2016 legislative sessions around the country have introduced a slew of distressing and shameful new laws aimed at stripping equal rights from the LGBTQ community. Hundreds more of these discriminatory proposals are still pending in state legislatures all around the country, and many are explicitly targeted at and deeply harmful to transgender people.  As the Fenway Institute and the Center for American Progress point out in a recent report, stigmatizing and alienating the LGBTQ community, particularly transgender individuals, damages people’s health and fractures the gains we have made in ensuring equal access to high-quality affordable health care.

In Mississippi, Governor Phil Bryant approved sweeping legislation that allows individuals, religious organizations and businesses to deny services to LGBTQ individuals and families if they believe providing these services violates their religious beliefs. Governor Pat McCrory of North Carolina took particular aim at the transgender community, signing a bill into law that requires people to use the restroom that matches their sex at birth, regardless of their gender identity, the sex on their identity documents, or their physical safety. And in Tennessee, Governor Bill Haslam and legislators approved a bill that allows counselors and therapists in Tennessee to turn away LGBTQ clients by claiming that serving them would violate their “sincerely held principles”.

These actions undermine the gains made in the fight for LGBTQ civil rights across the country. What’s more, laws like this have a particularly negative impact on the health of LGBTQ individuals who, when further stigmatized and marginalized in their own communities, are less likely to seek out the critical medical care they need. This is especially true for transgender people—the 2011 National Transgender Discrimination Survey reported that 28 percent of respondents delayed medical care when they were sick or injured due to discrimination.

The Fenway Institute and Center for American Progress policy brief further explains that these discriminatory “bathroom bills” that exclude protections in public spaces, like the legislation approved in North Carolina, fundamentally threaten the wellbeing of the transgender community. The brief notes that “discrimination in public accommodations was also significantly associated with several negative health care utilization behaviors, including postponing needed medical care when sick or injured, postponing routine preventive care, and postponing care that resulted in having a medical emergency that required going to the emergency room or urgent care.”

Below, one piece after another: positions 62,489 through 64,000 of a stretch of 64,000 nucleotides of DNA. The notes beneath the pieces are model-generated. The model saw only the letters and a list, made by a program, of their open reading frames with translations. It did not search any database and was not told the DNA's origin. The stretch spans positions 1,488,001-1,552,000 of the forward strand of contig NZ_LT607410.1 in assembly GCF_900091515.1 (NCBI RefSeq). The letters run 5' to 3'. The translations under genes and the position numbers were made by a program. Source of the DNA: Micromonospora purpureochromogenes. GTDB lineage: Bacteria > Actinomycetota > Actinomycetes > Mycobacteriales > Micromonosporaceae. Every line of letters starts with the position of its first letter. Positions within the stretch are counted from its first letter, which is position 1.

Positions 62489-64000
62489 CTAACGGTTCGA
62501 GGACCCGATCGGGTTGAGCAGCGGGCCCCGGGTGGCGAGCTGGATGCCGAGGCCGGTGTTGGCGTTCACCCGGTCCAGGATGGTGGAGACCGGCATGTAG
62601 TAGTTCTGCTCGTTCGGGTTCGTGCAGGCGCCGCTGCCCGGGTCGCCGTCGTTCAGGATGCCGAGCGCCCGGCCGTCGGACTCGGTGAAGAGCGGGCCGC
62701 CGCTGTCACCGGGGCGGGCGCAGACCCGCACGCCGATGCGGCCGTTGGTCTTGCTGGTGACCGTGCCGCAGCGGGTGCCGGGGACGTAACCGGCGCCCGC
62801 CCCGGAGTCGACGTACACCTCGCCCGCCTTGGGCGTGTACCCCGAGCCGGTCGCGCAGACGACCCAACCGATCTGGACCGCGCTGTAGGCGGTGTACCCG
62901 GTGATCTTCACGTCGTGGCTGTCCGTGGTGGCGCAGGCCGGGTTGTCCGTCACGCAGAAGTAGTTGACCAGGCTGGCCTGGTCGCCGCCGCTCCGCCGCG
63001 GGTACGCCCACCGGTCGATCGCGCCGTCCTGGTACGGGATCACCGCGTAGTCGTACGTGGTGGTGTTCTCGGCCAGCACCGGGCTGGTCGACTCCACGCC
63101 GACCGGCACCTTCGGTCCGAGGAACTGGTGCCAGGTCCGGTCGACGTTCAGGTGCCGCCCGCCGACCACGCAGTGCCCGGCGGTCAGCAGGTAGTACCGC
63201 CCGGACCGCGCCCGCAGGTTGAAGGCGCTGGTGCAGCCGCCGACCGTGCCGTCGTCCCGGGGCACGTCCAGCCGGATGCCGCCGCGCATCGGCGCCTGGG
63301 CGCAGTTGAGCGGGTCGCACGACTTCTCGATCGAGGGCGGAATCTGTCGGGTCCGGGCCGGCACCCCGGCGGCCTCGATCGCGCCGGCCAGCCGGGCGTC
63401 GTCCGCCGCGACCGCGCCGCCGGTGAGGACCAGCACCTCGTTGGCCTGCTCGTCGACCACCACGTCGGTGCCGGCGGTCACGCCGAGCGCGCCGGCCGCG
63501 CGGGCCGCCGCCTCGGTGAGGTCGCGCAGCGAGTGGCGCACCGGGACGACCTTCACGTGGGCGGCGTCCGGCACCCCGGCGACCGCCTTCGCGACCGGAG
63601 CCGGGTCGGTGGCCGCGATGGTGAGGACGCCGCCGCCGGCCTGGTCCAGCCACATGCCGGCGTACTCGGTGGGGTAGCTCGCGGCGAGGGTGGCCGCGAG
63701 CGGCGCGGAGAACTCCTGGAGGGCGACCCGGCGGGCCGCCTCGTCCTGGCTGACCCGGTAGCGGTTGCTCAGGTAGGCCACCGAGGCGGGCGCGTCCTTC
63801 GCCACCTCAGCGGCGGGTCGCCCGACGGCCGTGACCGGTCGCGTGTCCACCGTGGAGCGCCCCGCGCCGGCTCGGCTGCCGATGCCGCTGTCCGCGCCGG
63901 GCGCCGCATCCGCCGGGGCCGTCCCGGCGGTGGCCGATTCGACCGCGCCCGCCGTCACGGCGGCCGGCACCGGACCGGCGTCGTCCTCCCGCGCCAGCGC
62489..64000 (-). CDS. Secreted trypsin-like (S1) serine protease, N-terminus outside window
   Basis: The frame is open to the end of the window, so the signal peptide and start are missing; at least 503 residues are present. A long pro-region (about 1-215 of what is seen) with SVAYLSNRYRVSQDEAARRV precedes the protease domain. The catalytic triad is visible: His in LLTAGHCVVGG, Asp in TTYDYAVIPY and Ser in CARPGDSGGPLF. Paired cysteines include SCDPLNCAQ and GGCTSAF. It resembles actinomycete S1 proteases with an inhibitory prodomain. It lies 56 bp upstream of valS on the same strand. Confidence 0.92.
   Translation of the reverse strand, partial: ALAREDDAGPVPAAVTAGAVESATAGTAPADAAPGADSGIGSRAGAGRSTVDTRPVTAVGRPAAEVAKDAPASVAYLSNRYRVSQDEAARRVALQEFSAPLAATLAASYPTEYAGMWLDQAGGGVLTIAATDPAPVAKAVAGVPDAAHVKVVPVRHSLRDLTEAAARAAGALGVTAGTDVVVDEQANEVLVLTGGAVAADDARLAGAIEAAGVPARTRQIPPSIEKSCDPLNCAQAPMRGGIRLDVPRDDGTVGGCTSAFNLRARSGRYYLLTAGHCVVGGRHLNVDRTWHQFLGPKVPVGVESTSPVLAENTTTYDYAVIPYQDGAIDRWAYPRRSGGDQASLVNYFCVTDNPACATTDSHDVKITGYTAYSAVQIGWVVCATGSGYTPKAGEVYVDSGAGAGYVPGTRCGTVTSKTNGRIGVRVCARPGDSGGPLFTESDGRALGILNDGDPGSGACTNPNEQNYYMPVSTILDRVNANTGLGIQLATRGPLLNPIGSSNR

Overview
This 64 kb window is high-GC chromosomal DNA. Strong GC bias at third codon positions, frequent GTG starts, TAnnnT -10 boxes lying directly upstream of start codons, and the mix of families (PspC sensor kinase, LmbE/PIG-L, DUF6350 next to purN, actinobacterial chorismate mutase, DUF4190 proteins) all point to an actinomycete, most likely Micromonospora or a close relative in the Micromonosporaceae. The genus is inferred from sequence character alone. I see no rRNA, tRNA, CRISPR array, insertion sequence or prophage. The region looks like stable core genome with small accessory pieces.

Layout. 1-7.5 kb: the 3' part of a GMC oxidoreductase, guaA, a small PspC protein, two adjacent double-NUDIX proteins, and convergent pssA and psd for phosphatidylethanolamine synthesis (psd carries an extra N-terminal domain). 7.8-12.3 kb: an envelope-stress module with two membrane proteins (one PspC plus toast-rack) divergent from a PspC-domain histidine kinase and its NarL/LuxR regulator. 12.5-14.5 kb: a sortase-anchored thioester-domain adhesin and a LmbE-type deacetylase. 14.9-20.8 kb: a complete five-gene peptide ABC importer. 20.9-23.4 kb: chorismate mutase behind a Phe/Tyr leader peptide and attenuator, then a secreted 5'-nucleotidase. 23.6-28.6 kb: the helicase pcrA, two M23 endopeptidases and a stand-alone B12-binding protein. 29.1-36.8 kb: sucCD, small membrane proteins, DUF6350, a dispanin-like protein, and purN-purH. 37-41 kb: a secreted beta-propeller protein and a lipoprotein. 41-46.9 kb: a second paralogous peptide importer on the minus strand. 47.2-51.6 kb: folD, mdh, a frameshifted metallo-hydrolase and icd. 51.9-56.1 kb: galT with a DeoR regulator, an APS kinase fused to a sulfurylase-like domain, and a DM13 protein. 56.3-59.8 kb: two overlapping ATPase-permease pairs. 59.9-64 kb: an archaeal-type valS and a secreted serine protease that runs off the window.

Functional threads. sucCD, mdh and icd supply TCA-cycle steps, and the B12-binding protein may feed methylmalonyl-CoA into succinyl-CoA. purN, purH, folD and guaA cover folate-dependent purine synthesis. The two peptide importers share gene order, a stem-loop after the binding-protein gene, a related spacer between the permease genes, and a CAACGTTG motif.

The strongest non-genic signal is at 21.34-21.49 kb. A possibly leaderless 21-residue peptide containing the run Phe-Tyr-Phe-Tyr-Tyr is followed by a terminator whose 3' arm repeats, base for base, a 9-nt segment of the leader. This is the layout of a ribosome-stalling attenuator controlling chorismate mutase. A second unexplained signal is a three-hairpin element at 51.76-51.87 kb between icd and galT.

Yet even amidst this news of discrimination, we should point out the progress being made for LGBTQ people – and their families – across the United States. The Obama Administration recently announced two groundbreaking federal policy changes that extend further protections to transgender Americans. Last month, the U.S. Department of Education and Department of Justice issued a directive to states to allow students in public schools to use the restrooms and other facilities that align with their gender identity. On the very same day, the Administration announced that Affordable Care Act Section 1557 prohibits health insurers and health care providers from denying coverage and services to transgender individuals and other members of the LGBTQ community on the basis of gender identity or sex stereotypes, including being in a relationship with a person of the same sex. LGBTQ individuals who experience discrimination in trying to access health insurance coverage or health care can file a complaint with the U.S. Department of Health and Human Services Office for Civil Rights.

It is crucial that we continue to shine a light on the significant health disparities LGBTQ individuals face. Many LGBTQ people still lack access to high quality, culturally competent health care, especially in states that have not closed the Medicaid coverage gap. Transgender people, particularly transgender people of color, are even more likely to lack health insurance or be unable afford out of pocket costs for critical health care services.

Community Catalyst is working with advocates across the country to battle these disparities. In the next year, our partners will work on ensuring the effective implementation of new federal and state requirements regarding nondiscrimination in health insurance coverage for transgender people, develop tools to help LGBTQ consumers track their complaints about denials or discrimination effectively, and continue to partner with organizations such as Out2Enroll to engage in targeted outreach and enrollment efforts tied to cultural competency trainings. To learn more about some of our health equity work, visit our website.